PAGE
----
Here are the Worst Car-Theft Cities, Look Out Californians

By Des ToupsLifestyle and

Nine of the 10 worst cities for auto thefts are in California, according to the newly released “Hot Spots” report from the National Insurance Crime Bureau (NICB), an industry-supported nonprofit dedicated to preventing fraud and theft.

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Car thefts in worst-hit city of Bakersfield, California, occur 35 times more often than in the bottom-ranked city on the list, Harrisonburg, Virginia. Bakersfield saw 725 thefts per 100,000 residents; Harrisonburg just 21.

California has three ingredients that make it attractive for thefts, a California Highway Patrol spokesperson told Bloomberg News: An international border, ocean ports and dense population centers that provide plenty of opportunity.

For a complete ranking, see "380 cities ranked for car thefts."

The Top 10 Cities for Car Thefts

Thefts Declining, but Even So …

Overall, the NICB reports, thefts fell slightly to an estimated 698,000 in 2013 - but they are down 58% from their peak year in 1991 and at the lowest level since 1967.

In 2012, the most recent year for which data are available, these were the most stolen cars:

  • Honda Accord (58,596 stolen)
  • Honda Civic (47,037)
  • Ford Pickup (Full Size) (26,770)
  • Chevrolet Pickup (Full Size) (23,745)
  • Toyota Camry (16,251)
  • Dodge Caravan (11,799)
  • Dodge Pickup (Full Size) (11,755)
  • Acura Integra (9,555)
  • Nissan Altima (9,169)
  • Nissan Maxima (6,947)

Your auto insurance doesn't cover theft unless you have purchased comprehensive coverage.

If you have comprehensive and your car is stolen, you'll still have to pay your deductible. Insurance should pay to replace your vehicle at fair market value, or for repairs and towing if the vehicle is recovered.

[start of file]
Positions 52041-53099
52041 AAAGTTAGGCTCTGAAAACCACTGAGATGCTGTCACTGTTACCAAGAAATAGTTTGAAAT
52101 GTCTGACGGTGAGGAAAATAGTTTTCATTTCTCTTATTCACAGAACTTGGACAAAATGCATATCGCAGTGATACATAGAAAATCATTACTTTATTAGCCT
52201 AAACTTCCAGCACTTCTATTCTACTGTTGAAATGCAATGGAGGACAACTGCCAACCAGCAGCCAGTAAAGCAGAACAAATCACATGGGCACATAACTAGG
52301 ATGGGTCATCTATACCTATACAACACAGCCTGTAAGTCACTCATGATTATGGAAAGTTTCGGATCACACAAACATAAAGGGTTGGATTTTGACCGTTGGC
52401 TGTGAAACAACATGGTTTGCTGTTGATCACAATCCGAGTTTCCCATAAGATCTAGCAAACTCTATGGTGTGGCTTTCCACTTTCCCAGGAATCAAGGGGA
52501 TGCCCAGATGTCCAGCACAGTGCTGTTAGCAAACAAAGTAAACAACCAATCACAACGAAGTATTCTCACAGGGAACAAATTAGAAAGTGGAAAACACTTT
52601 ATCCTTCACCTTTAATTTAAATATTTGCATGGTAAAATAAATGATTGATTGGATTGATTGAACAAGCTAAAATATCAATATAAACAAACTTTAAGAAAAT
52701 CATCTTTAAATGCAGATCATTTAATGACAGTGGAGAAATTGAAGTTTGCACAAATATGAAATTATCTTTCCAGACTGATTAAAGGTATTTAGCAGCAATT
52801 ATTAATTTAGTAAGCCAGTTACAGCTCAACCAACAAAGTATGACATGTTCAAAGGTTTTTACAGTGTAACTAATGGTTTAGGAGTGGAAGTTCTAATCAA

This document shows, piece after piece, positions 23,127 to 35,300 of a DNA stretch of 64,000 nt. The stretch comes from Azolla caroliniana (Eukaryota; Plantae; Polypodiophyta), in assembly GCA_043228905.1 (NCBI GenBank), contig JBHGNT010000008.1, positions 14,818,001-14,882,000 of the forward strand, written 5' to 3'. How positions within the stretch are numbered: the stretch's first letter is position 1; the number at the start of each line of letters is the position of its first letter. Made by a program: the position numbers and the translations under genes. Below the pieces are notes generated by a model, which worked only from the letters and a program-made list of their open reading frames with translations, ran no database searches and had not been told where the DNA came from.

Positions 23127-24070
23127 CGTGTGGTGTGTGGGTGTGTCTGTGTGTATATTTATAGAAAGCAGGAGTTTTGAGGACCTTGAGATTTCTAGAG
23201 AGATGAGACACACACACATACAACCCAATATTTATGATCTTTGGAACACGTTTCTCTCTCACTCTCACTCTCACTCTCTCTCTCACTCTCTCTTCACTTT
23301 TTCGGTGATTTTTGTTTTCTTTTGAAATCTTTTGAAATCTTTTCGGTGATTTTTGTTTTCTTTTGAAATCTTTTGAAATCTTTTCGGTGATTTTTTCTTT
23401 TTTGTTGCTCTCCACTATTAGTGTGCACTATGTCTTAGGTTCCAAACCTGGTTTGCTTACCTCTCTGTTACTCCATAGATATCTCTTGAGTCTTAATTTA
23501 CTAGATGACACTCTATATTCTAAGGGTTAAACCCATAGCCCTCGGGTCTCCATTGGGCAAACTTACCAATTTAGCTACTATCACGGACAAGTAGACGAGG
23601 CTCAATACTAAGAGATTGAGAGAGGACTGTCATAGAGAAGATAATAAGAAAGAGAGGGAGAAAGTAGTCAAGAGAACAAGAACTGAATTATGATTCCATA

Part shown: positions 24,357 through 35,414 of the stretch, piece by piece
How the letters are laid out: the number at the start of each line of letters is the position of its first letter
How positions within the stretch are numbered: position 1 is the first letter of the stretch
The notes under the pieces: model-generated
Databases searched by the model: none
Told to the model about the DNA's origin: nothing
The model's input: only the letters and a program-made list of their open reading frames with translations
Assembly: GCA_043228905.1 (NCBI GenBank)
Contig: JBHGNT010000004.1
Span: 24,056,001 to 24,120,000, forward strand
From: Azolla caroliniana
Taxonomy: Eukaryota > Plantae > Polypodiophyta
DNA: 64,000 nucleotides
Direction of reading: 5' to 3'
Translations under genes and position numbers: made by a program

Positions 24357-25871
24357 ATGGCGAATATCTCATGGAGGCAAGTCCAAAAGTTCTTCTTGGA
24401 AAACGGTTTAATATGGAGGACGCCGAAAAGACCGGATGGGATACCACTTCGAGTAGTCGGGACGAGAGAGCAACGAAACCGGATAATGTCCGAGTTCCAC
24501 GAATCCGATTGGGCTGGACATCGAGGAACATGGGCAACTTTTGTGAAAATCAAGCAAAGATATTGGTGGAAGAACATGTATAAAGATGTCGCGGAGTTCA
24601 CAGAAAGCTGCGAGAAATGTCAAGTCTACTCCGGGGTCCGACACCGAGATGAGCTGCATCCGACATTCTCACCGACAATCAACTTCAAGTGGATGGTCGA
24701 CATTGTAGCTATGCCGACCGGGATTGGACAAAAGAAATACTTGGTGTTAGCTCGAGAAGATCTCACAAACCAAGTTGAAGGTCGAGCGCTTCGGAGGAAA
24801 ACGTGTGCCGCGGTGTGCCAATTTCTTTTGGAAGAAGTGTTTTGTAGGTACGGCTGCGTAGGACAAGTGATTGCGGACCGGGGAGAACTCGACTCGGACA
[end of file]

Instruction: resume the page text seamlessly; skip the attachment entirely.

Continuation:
Typically a comprehensive claim will not drive up your car insurance rates unless you have filed several claims in a relatively short period of time.

Four Steps to Keeping Your Car

The NICB offers a four-pronged approach to preventing thefts.

The first is simple, common-sense steps such as removing your keys, rolling up the windows, locking the doors and parking in a well-lighted area.

The second is some sort of visible or audible device warning that your car is protected. That could include a steering-wheel lock, VIN etching or an audible alarm that you set when you leave the vehicle.

Third is an immobilizing device that keeps thieves from starting the car. Those could include smart keys with a chip embedded, kill switches, fuse cut-offs and fuel-pump disablers.

Lastly, the NICB recommends devices that help track and recover a stolen car, which may include LoJack or onboard telematics systems such as OnStar.

While most anti-theft devices do result in a car insurance discount, the break is typically on the comprehensive portion of your premium only. Comprehensive is a relatively small part of most drivers' premiums.

The original article can be found at car-theft cities: 9 of 10 in California